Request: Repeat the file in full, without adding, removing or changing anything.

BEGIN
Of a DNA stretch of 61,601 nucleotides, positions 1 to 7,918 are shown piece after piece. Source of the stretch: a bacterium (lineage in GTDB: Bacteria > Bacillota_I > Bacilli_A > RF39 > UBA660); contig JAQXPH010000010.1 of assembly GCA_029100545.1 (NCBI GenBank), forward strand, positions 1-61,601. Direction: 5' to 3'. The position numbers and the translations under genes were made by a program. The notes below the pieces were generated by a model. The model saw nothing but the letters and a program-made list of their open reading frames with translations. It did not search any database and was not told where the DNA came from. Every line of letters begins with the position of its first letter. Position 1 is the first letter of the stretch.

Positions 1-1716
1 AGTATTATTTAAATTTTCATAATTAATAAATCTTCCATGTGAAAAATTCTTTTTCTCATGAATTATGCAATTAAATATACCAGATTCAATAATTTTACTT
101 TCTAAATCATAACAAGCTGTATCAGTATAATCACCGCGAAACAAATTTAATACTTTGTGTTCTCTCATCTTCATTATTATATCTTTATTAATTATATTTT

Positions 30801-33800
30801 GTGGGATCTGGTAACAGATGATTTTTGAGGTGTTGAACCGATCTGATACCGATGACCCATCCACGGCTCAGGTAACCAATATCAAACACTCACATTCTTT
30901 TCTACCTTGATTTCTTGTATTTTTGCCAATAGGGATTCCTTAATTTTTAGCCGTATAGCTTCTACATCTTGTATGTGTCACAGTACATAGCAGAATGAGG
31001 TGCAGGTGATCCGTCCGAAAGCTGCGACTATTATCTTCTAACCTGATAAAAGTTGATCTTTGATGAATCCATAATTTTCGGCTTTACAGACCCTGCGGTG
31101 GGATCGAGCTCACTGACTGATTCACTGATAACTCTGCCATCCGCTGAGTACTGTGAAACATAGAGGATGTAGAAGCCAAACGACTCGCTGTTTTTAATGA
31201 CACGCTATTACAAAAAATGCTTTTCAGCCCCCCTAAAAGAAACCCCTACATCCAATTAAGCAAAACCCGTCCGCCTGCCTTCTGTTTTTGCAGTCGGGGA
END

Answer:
Of a DNA stretch of 61,601 nucleotides, positions 1 to 7,918 are shown piece after piece. Source of the stretch: a bacterium (lineage in GTDB: Bacteria > Bacillota_I > Bacilli_A > RF39 > UBA660); contig JAQXPH010000010.1 of assembly GCA_029100545.1 (NCBI GenBank), forward strand, positions 1-61,601. Direction: 5' to 3'. The position numbers and the translations under genes were made by a program. The notes below the pieces were generated by a model. The model saw nothing but the letters and a program-made list of their open reading frames with translations. It did not search any database and was not told where the DNA came from. Every line of letters begins with the position of its first letter. Position 1 is the first letter of the stretch.

Positions 1-1716
1 AGTATTATTTAAATTTTCATAATTAATAAATCTTCCATGTGAAAAATTCTTTTTCTCATGAATTATGCAATTAAATATACCAGATTCAATAATTTTACTT
101 TCTAAATCATAACAAGCTGTATCAGTATAATCACCGCGAAACAAATTTAATACTTTGTGTTCTCTCATCTTCATTATTATATCTTTATTAATTATATTTT

Positions 30801-33800
30801 GTGGGATCTGGTAACAGATGATTTTTGAGGTGTTGAACCGATCTGATACCGATGACCCATCCACGGCTCAGGTAACCAATATCAAACACTCACATTCTTT
30901 TCTACCTTGATTTCTTGTATTTTTGCCAATAGGGATTCCTTAATTTTTAGCCGTATAGCTTCTACATCTTGTATGTGTCACAGTACATAGCAGAATGAGG
31001 TGCAGGTGATCCGTCCGAAAGCTGCGACTATTATCTTCTAACCTGATAAAAGTTGATCTTTGATGAATCCATAATTTTCGGCTTTACAGACCCTGCGGTG
31101 GGATCGAGCTCACTGACTGATTCACTGATAACTCTGCCATCCGCTGAGTACTGTGAAACATAGAGGATGTAGAAGCCAAACGACTCGCTGTTTTTAATGA
31201 CACGCTATTACAAAAAATGCTTTTCAGCCCCCCTAAAAGAAACCCCTACATCCAATTAAGCAAAACCCGTCCGCCTGCCTTCTGTTTTTGCAGTCGGGGA